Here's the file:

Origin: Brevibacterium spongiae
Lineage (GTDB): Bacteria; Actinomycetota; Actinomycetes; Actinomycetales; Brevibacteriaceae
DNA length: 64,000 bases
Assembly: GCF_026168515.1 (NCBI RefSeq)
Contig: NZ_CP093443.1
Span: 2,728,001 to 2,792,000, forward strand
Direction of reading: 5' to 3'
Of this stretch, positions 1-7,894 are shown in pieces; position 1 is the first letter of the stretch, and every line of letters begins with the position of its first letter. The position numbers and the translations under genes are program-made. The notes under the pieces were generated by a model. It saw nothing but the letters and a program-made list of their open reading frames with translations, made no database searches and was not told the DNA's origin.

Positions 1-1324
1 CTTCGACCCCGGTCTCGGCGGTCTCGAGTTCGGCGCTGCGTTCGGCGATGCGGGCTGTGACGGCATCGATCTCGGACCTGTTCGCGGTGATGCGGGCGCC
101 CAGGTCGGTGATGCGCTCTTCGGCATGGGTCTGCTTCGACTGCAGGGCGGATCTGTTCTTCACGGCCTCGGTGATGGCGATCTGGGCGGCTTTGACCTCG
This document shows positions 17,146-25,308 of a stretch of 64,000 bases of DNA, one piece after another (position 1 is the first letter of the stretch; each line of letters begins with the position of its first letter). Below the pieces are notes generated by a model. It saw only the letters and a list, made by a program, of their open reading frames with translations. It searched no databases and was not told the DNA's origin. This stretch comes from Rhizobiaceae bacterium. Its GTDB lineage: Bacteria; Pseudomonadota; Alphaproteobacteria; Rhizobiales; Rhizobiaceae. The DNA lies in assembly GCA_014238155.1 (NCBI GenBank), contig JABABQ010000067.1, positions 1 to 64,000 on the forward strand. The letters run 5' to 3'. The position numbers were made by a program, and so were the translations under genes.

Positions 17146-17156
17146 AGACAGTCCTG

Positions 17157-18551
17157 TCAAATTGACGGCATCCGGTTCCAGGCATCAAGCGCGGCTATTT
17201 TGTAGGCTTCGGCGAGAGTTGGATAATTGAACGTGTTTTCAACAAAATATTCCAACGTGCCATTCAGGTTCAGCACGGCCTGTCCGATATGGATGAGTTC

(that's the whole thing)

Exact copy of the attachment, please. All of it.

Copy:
Origin: Brevibacterium spongiae
Lineage (GTDB): Bacteria; Actinomycetota; Actinomycetes; Actinomycetales; Brevibacteriaceae
DNA length: 64,000 bases
Assembly: GCF_026168515.1 (NCBI RefSeq)
Contig: NZ_CP093443.1
Span: 2,728,001 to 2,792,000, forward strand
Direction of reading: 5' to 3'
Of this stretch, positions 1-7,894 are shown in pieces; position 1 is the first letter of the stretch, and every line of letters begins with the position of its first letter. The position numbers and the translations under genes are program-made. The notes under the pieces were generated by a model. It saw nothing but the letters and a program-made list of their open reading frames with translations, made no database searches and was not told the DNA's origin.

Positions 1-1324
1 CTTCGACCCCGGTCTCGGCGGTCTCGAGTTCGGCGCTGCGTTCGGCGATGCGGGCTGTGACGGCATCGATCTCGGACCTGTTCGCGGTGATGCGGGCGCC
101 CAGGTCGGTGATGCGCTCTTCGGCATGGGTCTGCTTCGACTGCAGGGCGGATCTGTTCTTCACGGCCTCGGTGATGGCGATCTGGGCGGCTTTGACCTCG
This document shows positions 17,146-25,308 of a stretch of 64,000 bases of DNA, one piece after another (position 1 is the first letter of the stretch; each line of letters begins with the position of its first letter). Below the pieces are notes generated by a model. It saw only the letters and a list, made by a program, of their open reading frames with translations. It searched no databases and was not told the DNA's origin. This stretch comes from Rhizobiaceae bacterium. Its GTDB lineage: Bacteria; Pseudomonadota; Alphaproteobacteria; Rhizobiales; Rhizobiaceae. The DNA lies in assembly GCA_014238155.1 (NCBI GenBank), contig JABABQ010000067.1, positions 1 to 64,000 on the forward strand. The letters run 5' to 3'. The position numbers were made by a program, and so were the translations under genes.

Positions 17146-17156
17146 AGACAGTCCTG

Positions 17157-18551
17157 TCAAATTGACGGCATCCGGTTCCAGGCATCAAGCGCGGCTATTT
17201 TGTAGGCTTCGGCGAGAGTTGGATAATTGAACGTGTTTTCAACAAAATATTCCAACGTGCCATTCAGGTTCAGCACGGCCTGTCCGATATGGATGAGTTC